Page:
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IFTOP(8)							      IFTOP(8)

       iftop - display bandwidth usage on an interface by host

       iftop -h | [-nNpbBP] [-i interface] [-f filter code] [-F net/mask]

       iftop  listens to network traffic on a named interface, or on the first
       interface it can find which looks like an external interface if none is
       specified,  and displays a table of current bandwidth usage by pairs of
       hosts.  iftop must be run with sufficient permissions  to  monitor  all
       network traffic on the interface; see pcap(3) for more information, but
       on most systems this means that it must be run as root.

       By default, iftop will look up the hostnames associated with  addresses
       it  finds in packets. This can cause substantial traffic of itself, and
       may result in a confusing display. You may wish to suppress display  of
       DNS  traffic by using filter code such as not port domain, or switch it
       off entirely, by using the -n option or by pressing R when the  program
       is running.

       By  default,  iftop counts all IP packets that pass through the filter,
       and the direction of the packet is determined according to  the	direc‐
       tion the packet is moving across the interface.	Using the -F option it
       is possible to get iftop to show packets entering and leaving  a	 given
       network.	 For example, iftop -F will analyse packets
       flowing in and out of the 10.* network.

       Some other filter ideas:

       not ether host ff:ff:ff:ff:ff:ff
	      Ignore ethernet broadcast packets.

       port http and not host webcache.example.com
	      Count web traffic only, unless it is being  directed  through  a
	      local web cache.

       icmp   How much bandwith are users wasting trying to figure out why the
	      network is slow?

       -h     Print a summary of usage.

       -n     Don't do hostname lookups.

       -N     Do not resolve port number to service names

       -p     Run in promiscuous mode, so that traffic	which  does  not  pass
	      directly through the specified interface is also counted.

       -P     Turn on port display.

       -b     Don't display bar graphs of traffic.

       -B     Display bandwidth rates in bytes/sec rather than bits/sec.

       -i interface
	      Listen to packets on interface.

       -f filter code
	      Use  filter code to select the packets to count. Only IP packets
	      are ever counted, so the specified code is evaluated as  (filter
	      code) and ip.

       -F net/mask
	      Specifies	 a  network for traffic analysis.  If specified, iftop
	      will only include packets flowing in to or out of the given net‐
	      work, and packet direction is determined relative to the network
	      boundary, rather than to the interface.  You may specify mask as
	      a	 dotted	 quad,	such  as /, or as a single number
	      specifying the number of bits set in the netmask, such as /24.

       -c config file
	      Specifies an alternate config file.   If	not  specified,	 iftop
	      will  use	 ~/.iftoprc if it exists.  See below for a description
	      of config files

       When running, iftop uses the whole screen to display network usage.  At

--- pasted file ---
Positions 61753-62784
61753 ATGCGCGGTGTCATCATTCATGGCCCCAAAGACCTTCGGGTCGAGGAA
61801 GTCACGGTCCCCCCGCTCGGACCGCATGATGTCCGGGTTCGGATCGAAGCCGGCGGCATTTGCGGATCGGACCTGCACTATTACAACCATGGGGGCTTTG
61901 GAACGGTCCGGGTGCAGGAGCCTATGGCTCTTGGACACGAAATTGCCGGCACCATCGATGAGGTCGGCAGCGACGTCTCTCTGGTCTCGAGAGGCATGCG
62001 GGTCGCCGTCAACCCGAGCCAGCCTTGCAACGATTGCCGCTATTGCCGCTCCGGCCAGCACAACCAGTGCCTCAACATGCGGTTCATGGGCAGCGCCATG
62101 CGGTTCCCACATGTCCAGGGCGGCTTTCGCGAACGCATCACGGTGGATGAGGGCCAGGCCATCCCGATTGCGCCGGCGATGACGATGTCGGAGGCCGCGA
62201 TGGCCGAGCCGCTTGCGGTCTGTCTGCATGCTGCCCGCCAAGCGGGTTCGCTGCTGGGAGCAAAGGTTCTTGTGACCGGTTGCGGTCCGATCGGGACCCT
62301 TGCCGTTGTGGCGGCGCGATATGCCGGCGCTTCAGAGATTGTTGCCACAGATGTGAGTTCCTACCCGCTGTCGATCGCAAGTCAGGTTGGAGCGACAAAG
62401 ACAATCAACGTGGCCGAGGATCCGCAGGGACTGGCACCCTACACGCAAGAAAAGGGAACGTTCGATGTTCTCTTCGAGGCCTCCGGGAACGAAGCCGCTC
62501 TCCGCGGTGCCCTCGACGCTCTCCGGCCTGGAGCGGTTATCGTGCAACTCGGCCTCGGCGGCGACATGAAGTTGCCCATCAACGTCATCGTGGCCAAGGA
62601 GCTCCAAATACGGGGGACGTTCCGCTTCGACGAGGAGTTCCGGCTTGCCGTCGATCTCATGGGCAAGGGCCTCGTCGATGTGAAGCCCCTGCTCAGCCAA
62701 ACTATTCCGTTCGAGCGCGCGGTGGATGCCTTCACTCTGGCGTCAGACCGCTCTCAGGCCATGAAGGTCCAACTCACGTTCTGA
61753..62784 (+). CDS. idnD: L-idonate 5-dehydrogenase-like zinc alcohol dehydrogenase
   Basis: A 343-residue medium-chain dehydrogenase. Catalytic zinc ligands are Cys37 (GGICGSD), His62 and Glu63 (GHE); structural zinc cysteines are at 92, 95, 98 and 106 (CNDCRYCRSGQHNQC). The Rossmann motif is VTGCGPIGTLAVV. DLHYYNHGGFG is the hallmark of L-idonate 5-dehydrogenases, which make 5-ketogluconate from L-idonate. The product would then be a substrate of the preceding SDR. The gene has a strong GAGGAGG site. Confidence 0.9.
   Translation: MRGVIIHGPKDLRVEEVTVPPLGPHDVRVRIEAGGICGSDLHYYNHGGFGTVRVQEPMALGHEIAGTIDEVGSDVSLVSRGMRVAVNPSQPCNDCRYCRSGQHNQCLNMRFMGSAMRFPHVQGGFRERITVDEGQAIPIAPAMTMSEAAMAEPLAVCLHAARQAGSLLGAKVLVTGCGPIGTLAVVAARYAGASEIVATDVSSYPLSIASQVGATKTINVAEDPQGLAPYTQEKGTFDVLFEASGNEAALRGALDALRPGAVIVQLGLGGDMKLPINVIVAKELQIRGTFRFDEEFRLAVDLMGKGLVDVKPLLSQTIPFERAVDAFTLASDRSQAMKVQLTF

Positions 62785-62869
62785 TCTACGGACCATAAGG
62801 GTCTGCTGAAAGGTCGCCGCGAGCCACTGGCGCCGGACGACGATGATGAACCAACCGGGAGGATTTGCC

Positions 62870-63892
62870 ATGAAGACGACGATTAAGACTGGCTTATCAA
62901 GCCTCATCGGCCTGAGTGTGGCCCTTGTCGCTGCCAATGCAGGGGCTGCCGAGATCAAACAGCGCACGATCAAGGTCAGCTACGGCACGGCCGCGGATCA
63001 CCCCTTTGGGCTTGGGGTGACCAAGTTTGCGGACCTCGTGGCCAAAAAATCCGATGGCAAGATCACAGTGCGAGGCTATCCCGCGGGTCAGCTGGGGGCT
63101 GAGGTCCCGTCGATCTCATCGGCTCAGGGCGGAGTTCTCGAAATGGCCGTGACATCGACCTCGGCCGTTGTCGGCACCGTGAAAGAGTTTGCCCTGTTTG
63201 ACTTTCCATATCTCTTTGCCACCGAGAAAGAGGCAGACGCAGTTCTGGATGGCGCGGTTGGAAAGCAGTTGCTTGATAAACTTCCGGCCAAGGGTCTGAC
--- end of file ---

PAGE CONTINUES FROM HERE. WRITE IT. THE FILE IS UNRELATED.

the  top	 of the display is a logarithmic scale for the bar graph which
       gives a visual indication of traffic.

       The main part of the display lists, for each pair of hosts, the rate at
       which  data  has been sent and received over the preceding 2, 10 and 40
       second intervals. The direction of data flow is indicated by arrows, <=
       and =>. For instance,

       foo.example.com	=>  bar.example.com	 1Kb  500b   100b
			<=			 2Mb	2Mb    2Mb

       shows,  on  the	first  line, traffic from foo.example.com to bar.exam‐
       ple.com; in the preceding 2 seconds, this averaged 1Kbit/s, around half
       that  amount over the preceding 10s, and a fifth of that over the whole
       of the last 40s. During each of those intervals, the data sent  in  the
       other  direction was about 2Mbit/s. On the actual display, part of each
       line is inverted to give a visual indication  of	 the  10s  average  of
       traffic.	 You might expect to see something like this where host foo is
       making repeated HTTP requests to bar, which is sending data back	 which
       saturates a 2Mbit/s link.

       By  default,  the  pairs	 of hosts responsible for the most traffic (10
       second average) are displayed at the top of the list.

       At the bottom of the display, various totals are shown, including  peak
       traffic over the last 40s, total traffic transferred (after filtering),
       and total transfer rates averaged over 2s, 10s and 40s.

       By pressing s or d while iftop is running, all traffic for each	source
       or  destination	will be aggregated together.  This is most useful when
       iftop is run in promiscuous mode, or is run on a gateway machine.

       S or D toggle the display of source and destination ports respectively.
       p will toggle port display on/off.

       t  cycles  through the four line display modes; the default 2-line dis‐
       play, with sent and received traffic on separate lines,	and  3	1-line
       displays, with sent, received, or total traffic shown.

       By  default,  the  display is ordered according to the 10s average (2nd
       column).	 By pressing 1, 2 or 3 it is possible to sort by the 1st,  2nd
       or  3rd	column.	   By  pressing	 <  or > the display will be sorted by
       source or destination hostname respectively.

       l allows you to enter a POSIX extended regular expression that will  be